2.5 | Infinite Limits


Let \(f\) be a function defined on an open interval containing \(a\) with the possible of \(a\) itself. Then
$$
\lim_{x \rightarrow a} f(x) = \infty
$$
if all the values of \(f\) can be made arbitrarily large (as large as we please) by taking \(x\) sufficiently close to but not equal to \(a\). Similarly,
$$
\lim_{x \rightarrow a} f(x) = – \infty
$$
if all the values of \(f\) can be made as large in absolute value and negative as we please by taking \(x\) sufficiently close to but not equal to \(a.\)
The line \(x = a\) is a vertical asymptote of the graph of a function \(f\) if at least one of the following statements is true:
$$
\lim_{x\rightarrow a^-} f(x) = \pm \infty;
$$
$$
\lim_{x\rightarrow a^+} f(x) = \pm \infty;
$$
$$
\lim_{x\rightarrow a} f(x) = \pm \infty
$$
Let \(f\) be a function that is defined on an interval \((a, – \infty).\) Then the limit of \(f(x)\) as \(x\) approaches infinity (increases without bound) is the number \(L,\) written
$$
\lim_{x \rightarrow \infty} f(x) = L
$$
if all the values of \(f\) can be made arbitrarily close to \(L\) by taking \(x\) to be sufficiently large.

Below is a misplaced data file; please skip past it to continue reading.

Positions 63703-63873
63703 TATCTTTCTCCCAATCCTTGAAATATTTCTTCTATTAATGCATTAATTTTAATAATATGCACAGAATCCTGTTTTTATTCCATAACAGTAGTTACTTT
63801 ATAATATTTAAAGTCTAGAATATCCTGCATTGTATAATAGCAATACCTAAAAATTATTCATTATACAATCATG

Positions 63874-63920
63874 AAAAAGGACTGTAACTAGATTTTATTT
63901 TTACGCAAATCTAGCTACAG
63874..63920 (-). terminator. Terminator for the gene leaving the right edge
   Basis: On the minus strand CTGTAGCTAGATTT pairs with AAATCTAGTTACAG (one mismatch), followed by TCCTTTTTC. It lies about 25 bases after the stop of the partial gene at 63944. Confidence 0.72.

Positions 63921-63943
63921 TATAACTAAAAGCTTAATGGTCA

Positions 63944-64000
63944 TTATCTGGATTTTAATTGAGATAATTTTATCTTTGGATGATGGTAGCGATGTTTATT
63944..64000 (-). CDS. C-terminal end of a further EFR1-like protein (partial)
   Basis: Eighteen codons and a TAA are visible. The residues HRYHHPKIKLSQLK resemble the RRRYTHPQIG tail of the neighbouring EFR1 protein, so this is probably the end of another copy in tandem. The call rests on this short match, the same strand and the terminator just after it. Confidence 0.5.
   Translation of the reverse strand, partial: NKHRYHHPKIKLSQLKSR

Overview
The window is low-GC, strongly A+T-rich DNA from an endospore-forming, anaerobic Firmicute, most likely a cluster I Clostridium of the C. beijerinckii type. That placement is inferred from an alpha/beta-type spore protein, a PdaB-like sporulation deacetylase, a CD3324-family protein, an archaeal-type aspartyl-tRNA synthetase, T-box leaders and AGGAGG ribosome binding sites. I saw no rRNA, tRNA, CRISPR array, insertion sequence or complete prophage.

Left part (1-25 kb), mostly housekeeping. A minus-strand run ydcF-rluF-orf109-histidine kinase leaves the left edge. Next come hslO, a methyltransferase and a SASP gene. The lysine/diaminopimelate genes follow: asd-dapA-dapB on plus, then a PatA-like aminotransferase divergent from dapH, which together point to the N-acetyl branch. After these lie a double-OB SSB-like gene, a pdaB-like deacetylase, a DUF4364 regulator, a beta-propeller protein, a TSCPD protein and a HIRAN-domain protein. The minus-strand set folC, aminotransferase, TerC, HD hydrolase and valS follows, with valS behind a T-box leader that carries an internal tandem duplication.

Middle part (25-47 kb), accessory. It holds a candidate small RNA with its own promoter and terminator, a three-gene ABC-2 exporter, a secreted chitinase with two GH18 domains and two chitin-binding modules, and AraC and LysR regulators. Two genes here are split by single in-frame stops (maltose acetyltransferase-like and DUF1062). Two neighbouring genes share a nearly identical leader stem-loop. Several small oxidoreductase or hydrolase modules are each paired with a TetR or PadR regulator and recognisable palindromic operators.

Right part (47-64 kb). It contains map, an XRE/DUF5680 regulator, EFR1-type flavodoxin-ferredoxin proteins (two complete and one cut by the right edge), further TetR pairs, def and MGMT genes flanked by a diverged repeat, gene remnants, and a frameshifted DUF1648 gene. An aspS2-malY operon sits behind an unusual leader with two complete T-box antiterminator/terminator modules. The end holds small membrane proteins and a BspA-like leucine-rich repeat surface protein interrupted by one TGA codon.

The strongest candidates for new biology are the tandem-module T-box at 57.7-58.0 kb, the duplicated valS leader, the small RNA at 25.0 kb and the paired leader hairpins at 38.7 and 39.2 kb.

Let \(f\) be a function that is defined on the interval \((-\infty, a).\) Then the limit of \(f(x)\) as \(x\) approaches negative infinity (decreases without bound) is the number \(L,\) written
$$
\lim_{x \rightarrow – \infty} f(x) = L
$$
if all the values of \(f\) can be made arbitrarily close to \(L\) by taking \(x\) to be sufficiently large in absolute value and negative.
The line \(y = L\) is a horizontal asymptote of the graph of a function \(f\) if
$$
\lim_{x \rightarrow \infty} f(x) = L
$$
or
$$
\lim_{x \rightarrow – \infty} f(x) = L
$$
(or both).
Let \(r > 0\) be a rational number. Then
$$
\lim_{x \rightarrow \infty} \frac{1}{x^r} = 0
$$
Also, if \(x^r\) is defined for all \(x,\) then
$$
\lim_{x \rightarrow – \infty} \frac{1}{x^r} = 0
$$

E 2.5 Exercises